And it is believed that the Tsunami was one of the biggest ever on Earth.
The impact of the asteroid that left behind a massive scar on Earth, known as the Chicxulub impact crater, which caused the dinosaurs to go extinct some 66 million years ago, produced a massive, global tsunami that spread across the planet rapidly.
Scientists led by researcher Molly Range of the University of Michigan used two models for their computer simulation that revealed the post-impact tsunami scenario.
One scenario simulated the initial impact of an asteroid 14 kilometers in diameter into shallow water and one modeling the ensuing propagation of displaced water throughout the ancient ocean.
It was necessary to use the two models in tandem, explained Brian Arbic, a physical oceanographer at the University of Michigan who was involved in the study.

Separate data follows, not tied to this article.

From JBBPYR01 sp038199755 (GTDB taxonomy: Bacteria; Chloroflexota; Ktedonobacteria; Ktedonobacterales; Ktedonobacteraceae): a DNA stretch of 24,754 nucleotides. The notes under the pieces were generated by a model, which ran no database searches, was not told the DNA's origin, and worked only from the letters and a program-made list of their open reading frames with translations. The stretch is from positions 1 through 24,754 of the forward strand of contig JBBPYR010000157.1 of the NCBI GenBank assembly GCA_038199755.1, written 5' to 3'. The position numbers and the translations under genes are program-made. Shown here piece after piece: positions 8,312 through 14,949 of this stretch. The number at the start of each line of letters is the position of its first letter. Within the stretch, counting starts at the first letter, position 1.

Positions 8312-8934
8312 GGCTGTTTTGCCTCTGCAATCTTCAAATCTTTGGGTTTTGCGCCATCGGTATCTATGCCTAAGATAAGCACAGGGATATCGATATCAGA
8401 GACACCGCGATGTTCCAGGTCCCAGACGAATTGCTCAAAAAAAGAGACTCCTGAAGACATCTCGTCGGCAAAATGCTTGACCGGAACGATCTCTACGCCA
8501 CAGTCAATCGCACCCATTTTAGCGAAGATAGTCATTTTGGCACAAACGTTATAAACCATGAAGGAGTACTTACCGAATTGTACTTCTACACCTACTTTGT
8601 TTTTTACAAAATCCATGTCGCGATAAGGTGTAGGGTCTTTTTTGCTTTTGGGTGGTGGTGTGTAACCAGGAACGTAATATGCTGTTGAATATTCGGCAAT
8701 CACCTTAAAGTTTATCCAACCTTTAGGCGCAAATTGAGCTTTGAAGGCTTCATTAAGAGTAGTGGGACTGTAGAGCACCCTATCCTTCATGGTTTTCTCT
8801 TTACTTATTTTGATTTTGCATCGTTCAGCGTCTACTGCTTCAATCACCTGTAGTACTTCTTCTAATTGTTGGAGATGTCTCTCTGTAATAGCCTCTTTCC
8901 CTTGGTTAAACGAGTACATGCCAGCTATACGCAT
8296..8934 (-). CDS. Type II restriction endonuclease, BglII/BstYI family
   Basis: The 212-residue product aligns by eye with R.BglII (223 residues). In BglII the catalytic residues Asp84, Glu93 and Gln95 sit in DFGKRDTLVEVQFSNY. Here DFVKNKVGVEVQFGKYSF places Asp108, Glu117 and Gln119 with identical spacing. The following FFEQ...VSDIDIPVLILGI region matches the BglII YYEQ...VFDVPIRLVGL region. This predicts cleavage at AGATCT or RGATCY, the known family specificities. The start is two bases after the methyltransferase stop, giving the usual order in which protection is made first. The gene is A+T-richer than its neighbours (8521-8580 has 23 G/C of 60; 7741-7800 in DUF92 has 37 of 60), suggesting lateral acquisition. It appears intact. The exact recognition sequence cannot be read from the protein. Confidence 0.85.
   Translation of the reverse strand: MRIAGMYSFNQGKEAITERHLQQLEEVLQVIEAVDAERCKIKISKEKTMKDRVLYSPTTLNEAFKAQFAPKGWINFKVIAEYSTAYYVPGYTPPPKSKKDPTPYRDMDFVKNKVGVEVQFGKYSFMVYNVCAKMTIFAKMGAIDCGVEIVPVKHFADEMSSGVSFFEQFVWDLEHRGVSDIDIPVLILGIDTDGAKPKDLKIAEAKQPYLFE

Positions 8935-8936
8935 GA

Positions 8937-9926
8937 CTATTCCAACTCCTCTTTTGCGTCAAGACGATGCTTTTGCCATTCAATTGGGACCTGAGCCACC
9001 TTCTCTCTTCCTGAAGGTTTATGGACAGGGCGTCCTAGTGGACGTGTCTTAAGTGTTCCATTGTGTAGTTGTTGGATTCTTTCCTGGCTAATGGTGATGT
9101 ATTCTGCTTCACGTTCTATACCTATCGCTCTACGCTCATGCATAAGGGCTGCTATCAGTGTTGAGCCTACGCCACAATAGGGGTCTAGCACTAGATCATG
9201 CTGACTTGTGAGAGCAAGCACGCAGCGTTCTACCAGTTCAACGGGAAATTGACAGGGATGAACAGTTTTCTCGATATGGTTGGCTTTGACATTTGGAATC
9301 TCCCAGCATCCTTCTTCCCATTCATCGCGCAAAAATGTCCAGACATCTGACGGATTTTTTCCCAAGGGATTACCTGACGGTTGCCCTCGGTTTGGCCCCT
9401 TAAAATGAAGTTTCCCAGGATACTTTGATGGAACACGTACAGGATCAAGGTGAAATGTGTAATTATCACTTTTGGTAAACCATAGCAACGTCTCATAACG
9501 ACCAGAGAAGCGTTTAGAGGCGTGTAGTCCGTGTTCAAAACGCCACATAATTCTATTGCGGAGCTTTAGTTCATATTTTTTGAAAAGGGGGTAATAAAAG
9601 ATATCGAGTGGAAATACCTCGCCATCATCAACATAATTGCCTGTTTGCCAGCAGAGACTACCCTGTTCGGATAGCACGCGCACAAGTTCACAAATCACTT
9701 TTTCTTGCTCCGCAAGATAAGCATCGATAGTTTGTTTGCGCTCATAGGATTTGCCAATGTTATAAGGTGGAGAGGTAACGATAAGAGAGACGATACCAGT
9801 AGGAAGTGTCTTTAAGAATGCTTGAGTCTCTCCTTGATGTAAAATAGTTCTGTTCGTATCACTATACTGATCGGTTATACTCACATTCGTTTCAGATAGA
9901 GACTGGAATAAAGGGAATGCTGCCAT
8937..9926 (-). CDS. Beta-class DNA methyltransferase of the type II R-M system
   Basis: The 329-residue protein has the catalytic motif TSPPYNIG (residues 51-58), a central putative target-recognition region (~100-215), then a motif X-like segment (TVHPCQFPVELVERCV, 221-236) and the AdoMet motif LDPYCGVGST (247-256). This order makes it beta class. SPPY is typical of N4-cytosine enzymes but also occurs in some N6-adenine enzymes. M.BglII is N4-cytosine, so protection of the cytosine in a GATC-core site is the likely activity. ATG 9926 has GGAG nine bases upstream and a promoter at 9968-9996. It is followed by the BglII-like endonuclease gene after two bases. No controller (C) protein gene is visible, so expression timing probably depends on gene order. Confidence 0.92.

“A typical ocean model just can’t handle an asteroid,” he noted.
The first simulation revealed that a wave roughly 1,500 meters in height would have been produced by the impact.
“This wave represented the “initial blast of water away from the impact,” explained Range.
Furthermore, following the impact, computer models have shown that water began refilling the impact crater shortly after.
This intake of water is believed to have caused another set of tsunami waves.
Scientists argue that the strongest waves were most likely felt in the Gulf of Mexico, but the waves quickly traveled around the world.
66 million years ago, a seaway existed between North America and South America which allowed the massive, fast-traveling tsunami waves to rush freely into the Pacific Ocean.
According to Range and fellow researchers, the tsunami waves that struck the Pacific may have been as large as 14 meters.
As explained by EOS, as the waves approached land and slowed down, they probably got a lot bigger.
The video below (click here) shows how the waves most likely propagated around the world.
The devastating impact and the global tsunami are thought to have pushed water at the sea floor at a mind-bending rate of 20 centimeters per second.
The researchers explained that such powerful water flows are enough to scour sediments from the bottom of the ocean.